Crude rose just marginally notwithstanding the largest crude draw in 10 months as per DOE. Brent gained 22 cents to settle at $ 47.74 / bbl. WTI gained 44 cents to settle at $ 45.49 / bbl.
These settles were well off the highs reached just below the release of the DOE data which, according to most analysts seemed prima facie bullish. These seem to have been offset by the increase in both US production as well as OPEC production. A statement by OPEC to the effect that the call on OPEC for supply would drop by 60 kbpd next year also seemed to undermine support for prices.
The DOE data released yesterday showed huge draws in both crude and gasoline stocks. Distillate stocks, for a change, built significantly.
The crude draw of 7.6 million barrels was the largest draw seen in over 10 months. What is not being reported as widely is that SPR stocks also drew by 3.2 Million Barrels.
The gasoline draw, too was significant showing an increase in demand of close to 0.8% week on week and 0.3% year on year (though if we look at a 4 week average, it is down 0.5% year on year).
Having said the above, commercial crude stocks are marginally higher than at this time last year and gasoline stocks marginally lower.
The question then arises, how bullish is this for oil prices?
Crude oil stocks currently stand at 29.0 days of utilization cover. Given an estimated increase in US production and the possibilities of increasing imports as well as decreasing exports, the drop in crude stocks does not appear to be any particular cause for alarm.
Gasoline demand figures have admittedly been a bit puzzling especially when we couple it with other economic data which suggests that economic recovery is strong and should lead to increased consumption.
However, there is nothing to suggest that the US will find it difficult to source crude should it require to do so at any point in the foreseeable future.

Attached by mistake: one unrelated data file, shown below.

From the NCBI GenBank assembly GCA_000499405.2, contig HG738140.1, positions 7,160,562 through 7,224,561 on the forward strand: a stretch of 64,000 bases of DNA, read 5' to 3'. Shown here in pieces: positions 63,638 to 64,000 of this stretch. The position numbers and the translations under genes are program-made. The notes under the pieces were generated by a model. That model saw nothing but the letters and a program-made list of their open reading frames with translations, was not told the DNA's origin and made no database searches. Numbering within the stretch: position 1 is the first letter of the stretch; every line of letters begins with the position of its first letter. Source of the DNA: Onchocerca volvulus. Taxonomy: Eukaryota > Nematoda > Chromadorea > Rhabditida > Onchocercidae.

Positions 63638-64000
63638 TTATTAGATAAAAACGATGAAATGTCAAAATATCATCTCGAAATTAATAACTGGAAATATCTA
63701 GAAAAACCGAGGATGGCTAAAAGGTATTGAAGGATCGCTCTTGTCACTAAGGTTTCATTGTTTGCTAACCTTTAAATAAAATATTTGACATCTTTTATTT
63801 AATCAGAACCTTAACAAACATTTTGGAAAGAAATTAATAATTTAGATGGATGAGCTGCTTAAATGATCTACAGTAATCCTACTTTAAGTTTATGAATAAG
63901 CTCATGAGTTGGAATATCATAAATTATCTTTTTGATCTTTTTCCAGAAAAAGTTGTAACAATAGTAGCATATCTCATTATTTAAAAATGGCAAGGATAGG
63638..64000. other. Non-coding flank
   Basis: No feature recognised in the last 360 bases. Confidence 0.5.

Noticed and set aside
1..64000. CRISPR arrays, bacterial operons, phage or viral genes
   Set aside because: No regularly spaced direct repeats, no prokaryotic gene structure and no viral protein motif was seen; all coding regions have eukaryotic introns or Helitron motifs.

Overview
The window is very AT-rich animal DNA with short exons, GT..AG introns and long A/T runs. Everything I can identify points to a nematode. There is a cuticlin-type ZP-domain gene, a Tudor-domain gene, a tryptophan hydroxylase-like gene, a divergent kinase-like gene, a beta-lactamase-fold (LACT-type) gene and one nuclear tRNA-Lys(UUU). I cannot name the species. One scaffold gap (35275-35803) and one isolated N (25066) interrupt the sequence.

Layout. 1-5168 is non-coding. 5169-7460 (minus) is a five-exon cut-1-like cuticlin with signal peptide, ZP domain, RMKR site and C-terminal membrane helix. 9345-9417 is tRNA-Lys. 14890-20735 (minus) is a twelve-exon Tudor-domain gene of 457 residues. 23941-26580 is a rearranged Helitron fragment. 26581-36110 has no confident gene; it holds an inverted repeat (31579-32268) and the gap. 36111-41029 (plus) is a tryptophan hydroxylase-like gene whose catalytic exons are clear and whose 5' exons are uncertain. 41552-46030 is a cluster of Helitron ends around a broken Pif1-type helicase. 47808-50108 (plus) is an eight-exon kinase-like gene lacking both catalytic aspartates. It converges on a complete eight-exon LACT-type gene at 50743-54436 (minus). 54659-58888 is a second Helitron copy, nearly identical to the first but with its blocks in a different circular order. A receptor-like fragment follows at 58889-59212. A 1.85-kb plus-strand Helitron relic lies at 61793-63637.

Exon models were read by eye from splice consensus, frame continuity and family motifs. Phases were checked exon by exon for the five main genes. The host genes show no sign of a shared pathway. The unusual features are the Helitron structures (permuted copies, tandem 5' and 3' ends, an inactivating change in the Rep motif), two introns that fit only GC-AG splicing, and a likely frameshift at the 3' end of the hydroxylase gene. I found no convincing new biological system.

The physical crack for naphtha dropped to significantly in the wake of high crude prices. Having said that, a lot of buyers have appeared on the scene over the past couple of days even as supplies seem ample.
The July crack has falled to -$0.55 /bbl. The August crack is at -$0.45 /bbl
Gasoline cracks are unchanged in the prompt and marginally weaker for August. The July crack has risen $ 11.70 /bbl. August is valued at $ 10.70 /bbl.
Gasoil cracks have dropped significantly with the absence of any further demand arising out of India. The advent of the monsoon has resulted in a slippage in June demand as compared to May although demand in June rose 6.5% year on year. The July gasoil crack is valued at $ 12.75 /bbl and August around $ 11.90 /bbl.
Jet continues to be far stabler as a result of which the July regrade is now at -$0.90 /bbl for July. August is at -$0.40 / bbl.
The fuel oil market continues to be under significant selling pressure. Cash premiums for both 180 cSt and 380 cSt cargos have dipped significantly in Singapore. In Fujairah, stocks are failing to draw as Qatari flag vessels are no longer allowed to take bunkers there. KPC issued a surprise tender to sell Fuel Oil, its first since April. Time spreads are continuing to ease out.
The 180 cSt July crack though is marginally firmer at -$0.40 / bbl. The visco spread is still at $0.85 /bbl.
About this blog
This blog post attempts to give a top level summary of the Singapore market goings on to a person who seeks to obtain a directional sense of the market on a daily basis.